Sadly, every honeymoon phase is bound to come to an end. Mile 11 was when it happened for me. It started with my iPod freezing for no apparent reason. The logical part of my brain told me that I should just leave the thing alone, but I was so bothered by it that I just couldn’t. After a couple of minutes spent playing with it, I finally got it to start back up again. Of course once I had that fixed, my other electronic (the watch) started acting all weird. Which then led to a few moments of frantic button-pushing to get the watch to stop beeping wildly. And then…after all that madness had ceased, I was suddenly hit with a wave of nausea and that stupid packet of GU I had taken a few miles back decided it didn’t want to stay in my stomach any longer. Fortunately, I was able to hold the bile in (if you know what I mean…sorry for the TMI!), but there were no more water stops until the finish, forcing me to run the last two miles with acidic bile in the back of my mouth.
Once I got to mile 12, the goal was to finish as fast as I possibly could. I picked up the pace, and ended up running my last mile faster than my first (which never happens…and maybe shouldn’t have happened). As I came around the corner into downtown and saw the clock ahead, my focus was momentarily interrupted when another runner jammed into me and cut me off. Little did he know that he had just given me the extra motivation I needed to sprint to the finish!
Unofficially (aka according to my watch), I finished the 13.25 miles in 1:37:06, or a 7:20/mile pace. But… we all know that GPS watches don’t count, so my official stats are below:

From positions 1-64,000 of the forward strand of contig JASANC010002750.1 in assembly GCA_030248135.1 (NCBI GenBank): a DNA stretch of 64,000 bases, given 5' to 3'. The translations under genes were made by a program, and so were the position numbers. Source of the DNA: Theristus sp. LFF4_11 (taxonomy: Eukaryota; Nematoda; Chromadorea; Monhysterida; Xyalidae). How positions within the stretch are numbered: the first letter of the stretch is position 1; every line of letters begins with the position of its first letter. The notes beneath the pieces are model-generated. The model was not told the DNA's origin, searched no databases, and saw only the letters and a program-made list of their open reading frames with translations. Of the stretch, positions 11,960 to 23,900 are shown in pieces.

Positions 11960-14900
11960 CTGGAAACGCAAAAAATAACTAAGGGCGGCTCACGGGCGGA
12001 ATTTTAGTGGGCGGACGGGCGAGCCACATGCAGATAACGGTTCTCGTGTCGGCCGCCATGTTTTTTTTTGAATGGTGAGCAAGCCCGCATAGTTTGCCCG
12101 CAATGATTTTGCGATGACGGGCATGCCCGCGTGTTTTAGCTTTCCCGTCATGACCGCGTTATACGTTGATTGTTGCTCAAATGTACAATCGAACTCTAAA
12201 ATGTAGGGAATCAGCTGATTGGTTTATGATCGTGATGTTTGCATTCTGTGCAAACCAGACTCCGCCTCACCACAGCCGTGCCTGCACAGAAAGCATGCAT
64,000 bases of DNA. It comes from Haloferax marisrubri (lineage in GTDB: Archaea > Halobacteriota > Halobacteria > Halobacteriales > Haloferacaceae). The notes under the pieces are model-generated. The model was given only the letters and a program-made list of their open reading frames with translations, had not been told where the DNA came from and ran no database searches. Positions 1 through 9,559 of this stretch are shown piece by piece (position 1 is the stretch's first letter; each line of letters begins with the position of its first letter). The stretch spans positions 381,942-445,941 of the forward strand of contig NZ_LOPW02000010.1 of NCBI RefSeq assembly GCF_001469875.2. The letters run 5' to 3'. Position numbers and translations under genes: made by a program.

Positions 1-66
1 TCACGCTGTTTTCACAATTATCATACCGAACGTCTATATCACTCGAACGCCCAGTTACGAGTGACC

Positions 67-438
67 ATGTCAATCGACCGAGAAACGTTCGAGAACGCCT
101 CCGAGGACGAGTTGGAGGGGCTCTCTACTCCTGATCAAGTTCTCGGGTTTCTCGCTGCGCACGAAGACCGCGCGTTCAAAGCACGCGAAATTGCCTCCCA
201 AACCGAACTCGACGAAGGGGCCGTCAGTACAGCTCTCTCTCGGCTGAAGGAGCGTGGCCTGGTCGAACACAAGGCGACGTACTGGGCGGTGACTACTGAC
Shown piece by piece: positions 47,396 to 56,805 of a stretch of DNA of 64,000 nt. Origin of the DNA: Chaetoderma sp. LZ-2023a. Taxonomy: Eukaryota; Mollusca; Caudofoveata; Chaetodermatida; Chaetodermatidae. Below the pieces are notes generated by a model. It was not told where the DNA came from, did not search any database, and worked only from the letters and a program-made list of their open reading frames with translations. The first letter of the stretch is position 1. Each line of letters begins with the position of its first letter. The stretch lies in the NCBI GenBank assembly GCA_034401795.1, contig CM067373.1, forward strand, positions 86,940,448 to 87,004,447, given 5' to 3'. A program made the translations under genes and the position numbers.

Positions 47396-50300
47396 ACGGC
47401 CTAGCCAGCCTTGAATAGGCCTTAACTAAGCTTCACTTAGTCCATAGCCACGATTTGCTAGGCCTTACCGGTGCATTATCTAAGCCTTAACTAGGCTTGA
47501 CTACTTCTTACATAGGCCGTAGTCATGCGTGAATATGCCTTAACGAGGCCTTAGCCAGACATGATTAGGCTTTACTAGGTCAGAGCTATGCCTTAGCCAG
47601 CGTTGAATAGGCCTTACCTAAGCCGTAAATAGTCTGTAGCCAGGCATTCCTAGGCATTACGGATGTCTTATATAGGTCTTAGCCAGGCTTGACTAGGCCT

Net time: 1:37:07
Overall place: 122/2,362 finishers
Division place: 22 (though not sure exactly what this means because I actually was 25th woman or 14th in my age group.)
Crossing the finish line, it was all I could do to keep that junk in the back of my throat from coming up. I must have been staggering around a bit, because a couple of officials came over looking all nervous, and were determined to walk with me through the corral. I really just wanted to be left alone (a girl needs room to breathe…and not puke on people!), but I know they were just doing their job. Thankfully the worst of the feeling passed in a minute or two, and I was able to sneak away from the medics and go for a walk.
There was a lot of food at the finish, including the usual suspects (water, gatorade, bagels, bananas) as well as pizza and free beer (one for every participant). The beer was cool in theory, and I do admit that I wanted to have one just for the principle of the thing, but I was feeling way to nauseous to think about keeping anything down, let alone alcohol. Not to mention the fact that this was all before 10:00 in the morning (minor detail…).
Instead, after about a half hour, I thought I would try drinking some of this whey protein drink they had at the finish. I had never heard of the brand before, but the Mix 1 protein drink boasts all natural ingredients and the nutritionals looked pretty good.
Sadly, although the blueberry-vanilla flavor looked promising, I couldn’t take more than 2 sips. It was just way too sweet for me. This might have been due to the fact that I had just finished the race with an upset stomach. So I decided to save it and give the drink another shot later.
Finally, I was able to force down half a bagel and half a banana. I know it’s very important to eat after a run, but my body just isn’t hungry right after I race. Give me a few hours, though, and I’m ravenous.
Overall, I was extremely happy with how I did and I’ve instantly become hooked on the half marathon distance. Going into the race, my goal was to finish around 1:41 (or a 7:45 pace), so I was pretty excited to end up beating that. However, since I finished up the last mile (okay, actually the last 2 nauseating miles) faster than I started, I’m left wondering if I could have gone faster. Since I’m already trying to figure out when my next Half is going to be, I guess we’ll find out!